WENGLISH.

My Odyssean friend who often goes by the sobriquet “dung beattle” when commenting here has sent me a link to a charming site called Talk Tidy: The Online Home of Wenglish, based on two books by John Edwards:

John Edwards has made his lifetime study, the peculiarities of the Welsh/English dialect. He named this dialectical oddity “Wenglish” and recorded it as it is spoken, mainly in the valleys and townships of South Wales (that’s OLD South Wales for our antipodean visitors).
The original books Talk Tidy, and More Talk Tidy, were written in 1985 and 1986 respectively and published by D. Brown & sons Ltd, Bridgend, Glamorgan S. Wales, UK. Unfortunately, both books are now out of print.

A few samples:


Ach-a-fi
An expression of disgust as in “You should ‘ave seen the state ‘e was in, ach-a-fi!”
Against
A translation of the Welsh ‘yn erbyn’, meaning ‘by the time’ as in “Against I’d washed the dishes, there was no time to clean the house”.
Ages: Frages/’issages
‘Frages’ is Wenglish for ‘for ages’ and ‘issages’ is the Wenglish equivalent of ‘this ages’: “I haven’t seen you frages.”, or “I haven’t been to the pictures ‘issages.”.
Anch/Ansh
A bite, or taste, as in, “Give us an anch of your apple will you?”
Aye-aye
(a) The single ‘aye’ is Wenglish for ‘yes’. The double form is often used as a greeting or as a reply to ‘shw mai?’, ‘awright?’, or ‘hi-ya?’ (b) Affirmative or most positive confirmation, as in “Well aye-aye mun, he’s right enough there you know!”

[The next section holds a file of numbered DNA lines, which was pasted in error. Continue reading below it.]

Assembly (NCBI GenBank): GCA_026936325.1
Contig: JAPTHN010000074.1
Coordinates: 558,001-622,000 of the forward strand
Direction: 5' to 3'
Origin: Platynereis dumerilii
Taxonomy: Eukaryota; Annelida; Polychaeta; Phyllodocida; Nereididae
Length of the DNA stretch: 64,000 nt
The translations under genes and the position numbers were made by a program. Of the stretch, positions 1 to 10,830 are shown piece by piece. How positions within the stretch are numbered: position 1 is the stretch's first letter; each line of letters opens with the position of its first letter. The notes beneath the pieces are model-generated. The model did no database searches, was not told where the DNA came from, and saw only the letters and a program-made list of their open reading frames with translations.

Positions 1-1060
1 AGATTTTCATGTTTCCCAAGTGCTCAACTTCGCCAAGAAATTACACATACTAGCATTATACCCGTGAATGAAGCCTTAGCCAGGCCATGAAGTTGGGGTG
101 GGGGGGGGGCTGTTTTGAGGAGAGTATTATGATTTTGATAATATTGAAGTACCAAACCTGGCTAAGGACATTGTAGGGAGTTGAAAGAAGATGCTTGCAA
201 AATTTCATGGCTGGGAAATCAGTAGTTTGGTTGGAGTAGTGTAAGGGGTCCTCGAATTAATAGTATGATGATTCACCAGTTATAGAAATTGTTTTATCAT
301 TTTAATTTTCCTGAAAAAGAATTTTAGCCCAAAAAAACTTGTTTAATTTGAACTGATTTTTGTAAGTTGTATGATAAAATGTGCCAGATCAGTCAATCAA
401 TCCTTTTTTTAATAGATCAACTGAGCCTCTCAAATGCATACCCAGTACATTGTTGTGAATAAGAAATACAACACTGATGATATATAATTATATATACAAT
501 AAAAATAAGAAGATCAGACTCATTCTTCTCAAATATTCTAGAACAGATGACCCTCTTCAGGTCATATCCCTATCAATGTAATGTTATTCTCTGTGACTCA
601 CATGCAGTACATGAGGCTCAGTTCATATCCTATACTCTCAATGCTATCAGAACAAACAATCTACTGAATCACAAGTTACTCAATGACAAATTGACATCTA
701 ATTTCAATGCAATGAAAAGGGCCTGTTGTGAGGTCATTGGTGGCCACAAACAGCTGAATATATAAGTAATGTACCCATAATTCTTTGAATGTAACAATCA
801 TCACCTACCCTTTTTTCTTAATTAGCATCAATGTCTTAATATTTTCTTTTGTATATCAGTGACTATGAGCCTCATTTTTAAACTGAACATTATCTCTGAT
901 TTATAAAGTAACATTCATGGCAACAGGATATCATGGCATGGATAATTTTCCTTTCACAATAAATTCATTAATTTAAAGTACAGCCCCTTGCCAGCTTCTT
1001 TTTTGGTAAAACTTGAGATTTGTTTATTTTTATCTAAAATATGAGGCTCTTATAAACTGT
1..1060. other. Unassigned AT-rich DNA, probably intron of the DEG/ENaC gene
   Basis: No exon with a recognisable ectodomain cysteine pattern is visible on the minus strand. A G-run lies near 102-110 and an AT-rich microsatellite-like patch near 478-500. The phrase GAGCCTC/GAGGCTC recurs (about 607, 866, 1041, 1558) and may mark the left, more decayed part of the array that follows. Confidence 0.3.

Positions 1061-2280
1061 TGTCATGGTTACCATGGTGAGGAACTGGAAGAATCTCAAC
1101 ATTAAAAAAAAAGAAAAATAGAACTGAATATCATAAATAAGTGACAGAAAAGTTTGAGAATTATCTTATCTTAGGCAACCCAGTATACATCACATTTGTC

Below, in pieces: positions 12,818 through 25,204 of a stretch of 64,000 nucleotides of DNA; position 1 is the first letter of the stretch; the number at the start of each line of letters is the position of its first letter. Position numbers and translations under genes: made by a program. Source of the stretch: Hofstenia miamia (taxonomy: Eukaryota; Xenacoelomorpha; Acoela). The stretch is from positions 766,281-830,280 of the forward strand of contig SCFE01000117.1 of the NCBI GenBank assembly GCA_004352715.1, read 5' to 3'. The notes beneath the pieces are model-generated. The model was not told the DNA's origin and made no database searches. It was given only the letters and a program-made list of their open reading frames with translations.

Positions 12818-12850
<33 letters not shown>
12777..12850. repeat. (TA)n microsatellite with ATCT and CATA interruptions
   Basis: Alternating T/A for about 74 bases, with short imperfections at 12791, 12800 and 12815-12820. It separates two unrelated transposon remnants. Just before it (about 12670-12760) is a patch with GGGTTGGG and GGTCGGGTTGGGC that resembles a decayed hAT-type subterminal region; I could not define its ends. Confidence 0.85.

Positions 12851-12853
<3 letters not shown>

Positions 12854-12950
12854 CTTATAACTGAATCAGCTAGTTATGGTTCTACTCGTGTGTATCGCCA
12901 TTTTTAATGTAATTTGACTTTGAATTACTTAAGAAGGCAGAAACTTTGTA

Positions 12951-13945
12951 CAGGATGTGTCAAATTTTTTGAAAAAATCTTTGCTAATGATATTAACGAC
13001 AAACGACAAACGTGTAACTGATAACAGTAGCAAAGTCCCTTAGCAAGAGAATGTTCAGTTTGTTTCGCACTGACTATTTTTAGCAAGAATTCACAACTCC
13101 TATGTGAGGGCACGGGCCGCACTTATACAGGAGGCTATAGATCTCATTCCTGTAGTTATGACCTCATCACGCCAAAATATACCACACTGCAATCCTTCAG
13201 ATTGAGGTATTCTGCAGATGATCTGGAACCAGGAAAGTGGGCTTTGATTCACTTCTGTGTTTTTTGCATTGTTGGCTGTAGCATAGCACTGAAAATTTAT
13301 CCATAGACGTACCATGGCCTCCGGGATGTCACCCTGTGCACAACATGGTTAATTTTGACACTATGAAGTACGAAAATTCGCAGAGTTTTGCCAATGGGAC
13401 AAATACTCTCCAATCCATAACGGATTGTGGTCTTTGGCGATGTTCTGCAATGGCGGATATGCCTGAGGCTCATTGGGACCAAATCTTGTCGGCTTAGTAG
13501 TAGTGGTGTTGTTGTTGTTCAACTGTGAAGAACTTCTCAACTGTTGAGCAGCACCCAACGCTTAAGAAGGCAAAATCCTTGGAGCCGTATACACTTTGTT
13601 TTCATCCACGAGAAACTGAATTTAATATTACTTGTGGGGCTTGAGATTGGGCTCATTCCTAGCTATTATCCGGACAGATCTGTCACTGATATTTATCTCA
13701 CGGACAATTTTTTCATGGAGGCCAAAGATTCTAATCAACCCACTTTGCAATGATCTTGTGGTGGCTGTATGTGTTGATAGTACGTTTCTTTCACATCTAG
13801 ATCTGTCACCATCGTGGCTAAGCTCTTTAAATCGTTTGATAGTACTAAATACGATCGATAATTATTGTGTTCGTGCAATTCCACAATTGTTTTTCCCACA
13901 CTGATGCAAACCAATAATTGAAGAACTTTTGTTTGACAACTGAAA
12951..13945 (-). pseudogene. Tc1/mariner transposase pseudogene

Comments

  1. Awww, and here I was hoping that “Wenglish” stood for a Wendish/English pidgin.

  2. Thanks for this link: I’m from that neck of the woods & grew up speaking a kind of watered-down Wenglish. I remember seeing the ‘Talk Tidy’ books when they came out & it’s good to see they’re online now.

  3. Interesting. However, I wouldn’t say all of it is characteristically Wenglish. From slang I remember from my childhood (southern UK), a good proportion of it comes across as pretty standard 1950s-60s working class colloquial English: for instance, all taken away (= hysterectomy), bag of nerves, bathers (= swimming costume), beanfeast, bloke, botched, cap it all, dribs and drabs, etc.

  4. DEAR SIRS,
    I AM STRONGLY WISHING TO RESUME CONTACTW WITH MY BEST FRIEND MRS AUDORY MARGARETE BROWN WHO SHE WAS LIVING IN ADEN IN 1967 AND LEFT AS I REMEMBER TO 67 BRINGLU,BRIDGEND,GLAMORGAN,S.WALES
    I HOPE YOU KINDLHY CONVEY THIS MESSAGE TO HER SO AS TO REPLY TO ME BY E-MAIL.
    I AM MUCH LONGING TO KNOW ABOUT HER.
    BEST REGARDS
    OBAID

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